Shiver 
by Maggie Stiefvater

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# 9

Fire 
by Kristin Cashore

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# 5

 Hush, Hush 
by Becca Fitzpatrick

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# 10

Wintergirls 
by Laurie Halse Anderson

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Click this link  for the official announcement, and to see the special webcast featuring video announcement featuring World Wrestling Entertainment Diva Eve Torres!

Michael L. Printz Award…

The Michael L. Printz Award is given to one book in the past year that “that exemplifies literary excellence in young adult literature”.  This year the award goes to…

going.jpg  Going Bovine by Libba Bray!
Going Bovine was recently reviewed by a staff member of Sonoma County Library.  Click here to see that review!

The Printz Honor Books go to:

Charles and Emma:  The Darwins’ Leap of Faith by Deborah Heiligman
The Monstrumologist by Rick Yancey
Punkzilla by Adam Rapp
Tales of the Madman Underground:  An Historical Romance, 1973 by John Barnes

Stay tuned for more great award winner books!

2010 Morris Award Shortlist!

YALSA (Young Adult Library Services Association) announced five titles for the 2010 Morris Award.  The Morris Award is a new one, honoring a first time author who did an excellent job capturing authentic voices for their characters.  The winners will be announced on Monday, Jan. 18th.  Sonoma County Library owns all but one title, look for that one title in our catalog soon!  For more information about the Morris Award can be found at:

http://www.ala.org/ala/mgrps/divs/yalsa/booklistsawards/morris/morrisaward.cfm

ash.jpg Ash by Malinda Lo
“Consumed with grief after the death of her father, Ash’s only escape from her harsh life and cruel stepmother comes from re-reading fairy tales that her mother once told her and hoping against hope that the fairies will appear to her.  When the fairy Sidhean appears, Ash hopes that he will steal her away to his enchanted world; but when she meets the King’s Huntress, Kaisa, she realizes that staying in her own realm can also lead to beauty, romance, and perhaps even love.”

Beautiful Creatures by Kami Garcia and Margaret Stohl (Sonoma County Library doesn’t own this title yet.)
“Sixteen-year-old Ethan has lived all his life in Gaitlin, South Carolina, a town that hasn’t changed much since the Civil War.  While coping with the loss of his mother, a father who spends all of his time in his study, and high school, his world turns upside down with the arrival of Lena, a new girl with whom he seems to share a psychic connection.  As they grow closer, Ethan discovers that Lena and her family share a dark secret and that she is headed for doom on her sixteenth birthday.”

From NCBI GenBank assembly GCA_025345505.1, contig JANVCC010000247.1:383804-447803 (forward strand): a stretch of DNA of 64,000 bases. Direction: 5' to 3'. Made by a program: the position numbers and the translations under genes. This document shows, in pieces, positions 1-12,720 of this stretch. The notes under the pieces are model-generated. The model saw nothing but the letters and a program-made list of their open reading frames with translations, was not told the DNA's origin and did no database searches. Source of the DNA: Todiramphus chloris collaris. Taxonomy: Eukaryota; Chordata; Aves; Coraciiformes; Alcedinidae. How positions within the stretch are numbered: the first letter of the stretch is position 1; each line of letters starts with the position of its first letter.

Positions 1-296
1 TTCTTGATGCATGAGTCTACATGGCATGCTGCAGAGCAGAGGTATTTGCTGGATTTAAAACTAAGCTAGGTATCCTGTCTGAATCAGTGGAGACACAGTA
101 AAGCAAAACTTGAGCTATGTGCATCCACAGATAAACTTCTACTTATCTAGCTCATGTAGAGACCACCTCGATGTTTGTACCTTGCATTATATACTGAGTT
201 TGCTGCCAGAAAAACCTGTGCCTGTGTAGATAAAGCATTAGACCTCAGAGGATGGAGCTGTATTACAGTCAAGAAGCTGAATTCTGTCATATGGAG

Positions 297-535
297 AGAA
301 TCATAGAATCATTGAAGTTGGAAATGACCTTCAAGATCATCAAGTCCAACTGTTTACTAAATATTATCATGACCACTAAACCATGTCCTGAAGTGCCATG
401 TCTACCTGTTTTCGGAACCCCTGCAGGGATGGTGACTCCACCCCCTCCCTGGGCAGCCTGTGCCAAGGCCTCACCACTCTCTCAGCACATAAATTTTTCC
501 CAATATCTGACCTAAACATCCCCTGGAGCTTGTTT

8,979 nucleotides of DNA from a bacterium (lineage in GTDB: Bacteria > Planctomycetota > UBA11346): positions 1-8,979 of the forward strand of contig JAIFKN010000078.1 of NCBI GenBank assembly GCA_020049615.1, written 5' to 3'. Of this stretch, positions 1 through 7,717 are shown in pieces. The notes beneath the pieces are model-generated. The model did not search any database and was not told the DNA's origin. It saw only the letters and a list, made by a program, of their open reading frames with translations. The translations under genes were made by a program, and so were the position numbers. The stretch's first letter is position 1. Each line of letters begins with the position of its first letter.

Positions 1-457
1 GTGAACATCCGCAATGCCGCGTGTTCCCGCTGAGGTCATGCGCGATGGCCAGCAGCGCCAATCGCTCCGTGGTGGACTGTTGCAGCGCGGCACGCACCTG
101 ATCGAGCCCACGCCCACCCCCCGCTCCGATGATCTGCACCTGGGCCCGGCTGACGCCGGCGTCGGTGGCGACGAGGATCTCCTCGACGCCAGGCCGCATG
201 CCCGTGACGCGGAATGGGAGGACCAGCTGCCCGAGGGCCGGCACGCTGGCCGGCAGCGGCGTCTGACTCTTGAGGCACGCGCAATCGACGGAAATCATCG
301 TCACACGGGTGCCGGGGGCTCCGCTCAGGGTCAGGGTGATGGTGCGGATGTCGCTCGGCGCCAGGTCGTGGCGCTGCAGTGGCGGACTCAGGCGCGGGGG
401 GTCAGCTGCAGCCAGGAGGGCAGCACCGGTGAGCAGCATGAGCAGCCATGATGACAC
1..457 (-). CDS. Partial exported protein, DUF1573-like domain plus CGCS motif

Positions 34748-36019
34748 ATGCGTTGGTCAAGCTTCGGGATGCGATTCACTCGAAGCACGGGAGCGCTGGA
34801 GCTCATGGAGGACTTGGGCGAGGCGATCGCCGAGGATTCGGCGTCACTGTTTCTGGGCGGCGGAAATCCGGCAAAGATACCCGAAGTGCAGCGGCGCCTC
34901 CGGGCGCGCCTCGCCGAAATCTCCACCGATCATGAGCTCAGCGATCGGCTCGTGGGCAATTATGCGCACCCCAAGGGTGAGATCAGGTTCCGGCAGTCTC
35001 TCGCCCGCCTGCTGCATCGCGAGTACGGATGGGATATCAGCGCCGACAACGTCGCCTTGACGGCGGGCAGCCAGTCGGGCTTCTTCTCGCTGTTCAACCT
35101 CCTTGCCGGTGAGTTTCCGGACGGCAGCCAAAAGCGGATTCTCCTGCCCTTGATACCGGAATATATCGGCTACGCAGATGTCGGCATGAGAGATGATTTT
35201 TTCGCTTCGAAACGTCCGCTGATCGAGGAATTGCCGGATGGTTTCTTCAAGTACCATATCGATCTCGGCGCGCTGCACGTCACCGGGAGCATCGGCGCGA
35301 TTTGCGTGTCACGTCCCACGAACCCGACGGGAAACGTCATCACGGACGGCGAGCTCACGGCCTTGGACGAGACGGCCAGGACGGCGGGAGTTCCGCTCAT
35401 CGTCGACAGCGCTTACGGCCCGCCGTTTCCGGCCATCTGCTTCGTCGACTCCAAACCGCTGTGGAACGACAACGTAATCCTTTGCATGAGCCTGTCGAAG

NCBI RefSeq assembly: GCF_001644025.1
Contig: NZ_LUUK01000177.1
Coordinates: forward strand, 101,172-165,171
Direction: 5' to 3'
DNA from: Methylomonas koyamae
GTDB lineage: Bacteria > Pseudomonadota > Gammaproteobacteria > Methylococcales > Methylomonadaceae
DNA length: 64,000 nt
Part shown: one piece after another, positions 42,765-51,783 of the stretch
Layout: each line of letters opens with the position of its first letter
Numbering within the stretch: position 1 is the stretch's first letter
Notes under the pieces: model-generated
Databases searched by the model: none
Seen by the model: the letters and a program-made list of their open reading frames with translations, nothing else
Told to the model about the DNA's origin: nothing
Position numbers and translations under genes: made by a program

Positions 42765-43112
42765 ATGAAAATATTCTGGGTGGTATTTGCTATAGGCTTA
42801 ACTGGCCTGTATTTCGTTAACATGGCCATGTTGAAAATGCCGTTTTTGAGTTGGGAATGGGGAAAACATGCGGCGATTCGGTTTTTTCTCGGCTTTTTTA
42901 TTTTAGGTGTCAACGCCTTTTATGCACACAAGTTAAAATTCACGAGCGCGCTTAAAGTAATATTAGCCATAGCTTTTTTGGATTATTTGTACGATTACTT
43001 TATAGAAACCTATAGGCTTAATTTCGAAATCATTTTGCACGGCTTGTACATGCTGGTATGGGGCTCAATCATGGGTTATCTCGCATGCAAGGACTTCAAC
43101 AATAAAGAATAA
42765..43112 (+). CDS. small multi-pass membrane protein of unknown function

everafter.jpg The Everafter by Amy Huntley
“Maddy is a ghost, surrounded by things she lost when she was alive.  By touching these objects, she relives the episodes in her life where she lost them.  Even though Maddy’s dead, she explores the lessons these objects hold – and why are they still important.”

flash.jpg Flash Burnout by L.K. Madigan
“Blake’s life is way too complicated.  He’s a sophomore in high school with a girlfriend and a friend who is a girl.  One of them loves him.  One of them needs him.  Can he please them both?”

hold.jpg Hold Still by Nina LaCour
“After Caitlin’s best friend Ingrid commits suicide, Caitlin has a hard time making sense of the loss.  She finds Ingrid’s journal and slowly allows herself to read it and learn about why Ingrid felt the need to end her life.  Caitlin also grapples with allowing herself to find another friend, to let in a boyfriend, and to understand why her favorite teacher is ignoring her.  It is the haunting story of dealing with loss, moving on, and finding peace and hope.”

Summaries were provided by YALSA.  They can be found on this website:

http://www.ala.org/ala/mgrps/divs/yalsa/booklistsawards/morris/morrisaward.cfm

And the Winners Are…

From August 24th to September 18th more than 11,000 teens voted on their favorite book of the year.  There are lots of great titles on this list but the winner is Paper Towns by John Green.  Here is the complete list of this year’s winners:

paper.jpg Paper Towns by John Green

breaking.jpg Breaking Dawn by Stephenie Meyer

hunger.jpg The Hunger Games by Suzanne Collins

city1.jpg City of Ashes by Cassandra Clare

identical.jpg Identical by Ellen Hopkins

graveyard.jpg The Graveyard Book by Neil Gaiman

wake.jpg Wake by Lisa McMann

untamed.jpg Untamed by P.C. and Kristin Cast

history.jpg The Disreputable History of Frankie Landau-Banks by E. Lockhart

graceling.jpg Graceling by Kristin Cashore